As Rick Brace takes over as president of Rogers Media, he will have the undivided attention of both those who work for him and those he works for.
The trepidation of the people who work for him was evident over the past week when everyone contacted declined to speak about him on the record. While new bosses often mean change among the employees, this is especially so at Rogers Communications Inc., where turnover is practically part of the culture.
And since Brace, who took up his new position on Monday, spent most of his 40-year career at TSN, the rival network to Rogers’s Sportsnet, more than a few staffers are worried about changes, especially since he has a reputation as a hard-nosed, no-nonsense boss.
While one person who spoke to Brace about his new job came away convinced that he does not plan any major changes, at least not right away, this could not be confirmed. Brace himself declined to be interviewed.
Any worries among the people like Rogers chief executive officer Guy Laurence, who hired Brace to replace Keith Pelley (who left to become commissioner and CEO of the European Tour, a professional golf circuit), are confined to the performance of Rogers Media’s holdings such as the Toronto Blue Jays and, in particular, Sportsnet.
Rogers placed a huge bet on the NHL with its $5.2-billion, 12-year broadcast contract with the league. Despite Laurence’s claim of a 10-per-cent profit on the deal itself in its first year, poor ratings, because of the collapse of the Toronto Maple Leafs, who are expected to be in rebuilding mode for several years, do not bode well for the future.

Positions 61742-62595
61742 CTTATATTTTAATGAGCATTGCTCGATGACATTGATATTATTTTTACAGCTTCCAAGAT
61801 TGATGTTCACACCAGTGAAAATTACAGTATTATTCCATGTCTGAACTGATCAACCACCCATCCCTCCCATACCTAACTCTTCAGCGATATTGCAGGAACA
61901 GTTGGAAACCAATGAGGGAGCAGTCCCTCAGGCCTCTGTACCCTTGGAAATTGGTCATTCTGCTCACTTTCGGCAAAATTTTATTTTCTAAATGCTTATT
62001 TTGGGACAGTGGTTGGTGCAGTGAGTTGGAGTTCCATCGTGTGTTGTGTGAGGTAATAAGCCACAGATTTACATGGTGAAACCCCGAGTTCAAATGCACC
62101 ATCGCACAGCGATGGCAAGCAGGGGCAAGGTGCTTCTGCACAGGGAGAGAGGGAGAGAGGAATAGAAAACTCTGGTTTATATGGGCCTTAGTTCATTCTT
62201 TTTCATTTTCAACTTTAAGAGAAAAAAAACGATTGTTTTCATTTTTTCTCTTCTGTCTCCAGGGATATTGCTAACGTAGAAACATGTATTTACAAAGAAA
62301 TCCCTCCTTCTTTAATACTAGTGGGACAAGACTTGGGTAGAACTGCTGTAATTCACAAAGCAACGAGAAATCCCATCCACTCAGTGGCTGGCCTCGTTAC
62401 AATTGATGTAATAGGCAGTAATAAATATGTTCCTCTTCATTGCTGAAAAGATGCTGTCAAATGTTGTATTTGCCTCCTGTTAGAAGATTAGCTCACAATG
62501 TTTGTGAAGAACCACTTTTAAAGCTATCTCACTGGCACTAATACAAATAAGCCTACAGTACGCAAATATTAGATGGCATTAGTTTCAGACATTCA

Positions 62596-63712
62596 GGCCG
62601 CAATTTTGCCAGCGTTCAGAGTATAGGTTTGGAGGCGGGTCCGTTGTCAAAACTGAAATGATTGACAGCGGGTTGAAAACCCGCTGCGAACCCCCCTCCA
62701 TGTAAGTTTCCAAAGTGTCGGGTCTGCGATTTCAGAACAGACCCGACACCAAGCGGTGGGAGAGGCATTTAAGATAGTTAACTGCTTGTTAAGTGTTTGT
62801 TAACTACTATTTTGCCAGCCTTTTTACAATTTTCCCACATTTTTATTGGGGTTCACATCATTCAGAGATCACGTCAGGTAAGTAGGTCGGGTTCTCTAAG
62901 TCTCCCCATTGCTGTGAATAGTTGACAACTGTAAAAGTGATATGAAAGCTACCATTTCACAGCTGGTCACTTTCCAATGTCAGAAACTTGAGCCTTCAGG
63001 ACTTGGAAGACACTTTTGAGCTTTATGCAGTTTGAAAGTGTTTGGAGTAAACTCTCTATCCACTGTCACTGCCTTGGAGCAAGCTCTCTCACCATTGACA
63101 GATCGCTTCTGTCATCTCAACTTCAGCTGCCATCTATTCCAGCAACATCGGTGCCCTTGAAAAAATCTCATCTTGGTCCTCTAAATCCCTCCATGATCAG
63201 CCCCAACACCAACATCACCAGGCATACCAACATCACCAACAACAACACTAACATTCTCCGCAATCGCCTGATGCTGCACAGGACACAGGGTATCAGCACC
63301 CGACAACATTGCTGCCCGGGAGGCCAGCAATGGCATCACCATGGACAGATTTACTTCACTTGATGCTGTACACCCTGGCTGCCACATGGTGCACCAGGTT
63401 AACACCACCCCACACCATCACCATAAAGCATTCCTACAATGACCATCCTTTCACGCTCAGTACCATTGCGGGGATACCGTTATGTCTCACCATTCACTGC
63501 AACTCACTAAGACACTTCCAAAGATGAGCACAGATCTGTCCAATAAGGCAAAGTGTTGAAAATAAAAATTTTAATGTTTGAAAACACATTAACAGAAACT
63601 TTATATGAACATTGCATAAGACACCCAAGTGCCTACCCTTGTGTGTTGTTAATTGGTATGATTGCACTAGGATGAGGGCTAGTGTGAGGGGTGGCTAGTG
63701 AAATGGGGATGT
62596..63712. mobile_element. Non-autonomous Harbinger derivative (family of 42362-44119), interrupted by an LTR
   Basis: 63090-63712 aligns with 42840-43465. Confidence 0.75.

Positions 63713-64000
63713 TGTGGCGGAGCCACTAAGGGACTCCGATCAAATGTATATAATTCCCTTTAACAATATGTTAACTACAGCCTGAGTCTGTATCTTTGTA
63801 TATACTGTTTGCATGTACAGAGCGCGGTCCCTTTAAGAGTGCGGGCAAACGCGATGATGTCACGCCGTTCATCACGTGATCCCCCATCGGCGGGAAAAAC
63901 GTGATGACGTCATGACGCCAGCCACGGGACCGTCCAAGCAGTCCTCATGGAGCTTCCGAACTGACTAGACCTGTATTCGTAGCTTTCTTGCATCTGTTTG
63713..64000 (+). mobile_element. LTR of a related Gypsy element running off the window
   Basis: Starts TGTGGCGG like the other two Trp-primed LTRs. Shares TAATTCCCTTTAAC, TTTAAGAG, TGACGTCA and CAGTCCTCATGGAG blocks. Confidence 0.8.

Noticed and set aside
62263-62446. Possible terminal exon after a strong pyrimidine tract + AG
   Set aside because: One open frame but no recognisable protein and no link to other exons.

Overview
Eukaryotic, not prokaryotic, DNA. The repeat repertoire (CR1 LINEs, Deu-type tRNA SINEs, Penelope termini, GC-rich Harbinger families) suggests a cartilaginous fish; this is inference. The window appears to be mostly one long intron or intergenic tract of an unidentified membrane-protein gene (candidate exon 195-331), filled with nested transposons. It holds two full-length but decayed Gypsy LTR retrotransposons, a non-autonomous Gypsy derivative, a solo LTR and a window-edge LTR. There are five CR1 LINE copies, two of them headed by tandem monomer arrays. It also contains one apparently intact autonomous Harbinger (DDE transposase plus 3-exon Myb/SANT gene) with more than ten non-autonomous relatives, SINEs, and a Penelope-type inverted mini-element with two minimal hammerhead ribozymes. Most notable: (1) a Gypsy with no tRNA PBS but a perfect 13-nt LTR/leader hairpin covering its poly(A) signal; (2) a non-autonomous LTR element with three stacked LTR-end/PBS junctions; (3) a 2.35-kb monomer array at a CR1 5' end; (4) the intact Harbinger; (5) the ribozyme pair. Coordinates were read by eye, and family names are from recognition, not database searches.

While Brace is well versed in running sports properties, he is also considered an expert in advertising sales and the business side of television. The latter skills probably appealed to Laurence, as Rogers Media lost $32-million on revenue of $464-million in its last quarter, partly because of hockey-related expenses as well as the continuing trend of viewers moving away from television to other forms of media.
But this is the first time in his career that Brace will lead such a large and important business unit. While he has been the president of the TSN and CTV networks, much of his career was as the second-in-command to a division CEO.
The appointment was something of a surprise, as Brace faded from prominence in broadcasting after BCE Inc. became the majority owner of CTV and TSN in 2011. BCE brought in a new slate of executives and Brace wound up as head of specialty channels and CTV production for Bell Media before leaving the company in 2013.
“He’s the right guy at the right time for Rogers,” said Ivan Fecan, who was president and CEO of TSN’s former owner CTVglobemedia and appointed Brace president of TSN in 1998. “They made a big investment and now they need to make it work.”
First, though, industry watchers are curious to see how Brace’s relationship works with his most important department head, Scott Moore, Rogers’s president of Sportsnet and NHL. Canadian television sports broadcasting is a small world and while Moore and Brace were both at the CBC early in their careers, their last direct contact was seven years ago in a nasty fight over the rights to Hockey Night In Canada’s storied theme song.